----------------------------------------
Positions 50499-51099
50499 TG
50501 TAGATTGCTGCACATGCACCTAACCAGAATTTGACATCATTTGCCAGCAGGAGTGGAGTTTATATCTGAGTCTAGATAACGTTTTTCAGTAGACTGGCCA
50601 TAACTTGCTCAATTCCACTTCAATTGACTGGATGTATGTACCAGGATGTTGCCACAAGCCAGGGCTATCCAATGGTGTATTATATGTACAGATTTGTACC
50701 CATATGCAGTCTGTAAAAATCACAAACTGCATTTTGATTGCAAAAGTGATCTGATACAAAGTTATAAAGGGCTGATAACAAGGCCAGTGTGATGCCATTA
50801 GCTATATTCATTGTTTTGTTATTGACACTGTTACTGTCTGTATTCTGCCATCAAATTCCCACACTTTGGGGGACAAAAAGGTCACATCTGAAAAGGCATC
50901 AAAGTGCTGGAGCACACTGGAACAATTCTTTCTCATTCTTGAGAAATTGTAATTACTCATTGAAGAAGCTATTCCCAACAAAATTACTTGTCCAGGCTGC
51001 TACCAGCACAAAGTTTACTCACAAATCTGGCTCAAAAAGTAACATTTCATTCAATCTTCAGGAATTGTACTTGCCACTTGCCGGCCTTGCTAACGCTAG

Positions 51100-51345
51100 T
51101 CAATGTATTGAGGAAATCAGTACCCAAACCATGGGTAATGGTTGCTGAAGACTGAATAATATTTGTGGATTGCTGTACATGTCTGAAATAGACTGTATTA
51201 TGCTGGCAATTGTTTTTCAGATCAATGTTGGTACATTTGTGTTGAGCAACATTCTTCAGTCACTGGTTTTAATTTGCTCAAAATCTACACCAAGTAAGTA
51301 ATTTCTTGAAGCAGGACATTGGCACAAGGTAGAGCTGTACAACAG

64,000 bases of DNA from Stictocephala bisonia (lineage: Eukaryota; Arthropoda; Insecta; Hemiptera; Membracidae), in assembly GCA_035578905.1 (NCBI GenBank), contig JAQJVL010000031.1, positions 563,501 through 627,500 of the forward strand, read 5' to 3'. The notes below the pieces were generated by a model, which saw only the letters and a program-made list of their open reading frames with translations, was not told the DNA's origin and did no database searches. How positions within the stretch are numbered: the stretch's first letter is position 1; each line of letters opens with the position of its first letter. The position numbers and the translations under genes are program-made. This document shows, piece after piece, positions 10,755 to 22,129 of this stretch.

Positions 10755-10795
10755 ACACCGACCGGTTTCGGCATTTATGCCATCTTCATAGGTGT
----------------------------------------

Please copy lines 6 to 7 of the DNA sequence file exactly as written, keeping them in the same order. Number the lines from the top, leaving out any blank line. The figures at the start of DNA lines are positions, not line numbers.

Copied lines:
50801 GCTATATTCATTGTTTTGTTATTGACACTGTTACTGTCTGTATTCTGCCATCAAATTCCCACACTTTGGGGGACAAAAAGGTCACATCTGAAAAGGCATC
50901 AAAGTGCTGGAGCACACTGGAACAATTCTTTCTCATTCTTGAGAAATTGTAATTACTCATTGAAGAAGCTATTCCCAACAAAATTACTTGTCCAGGCTGC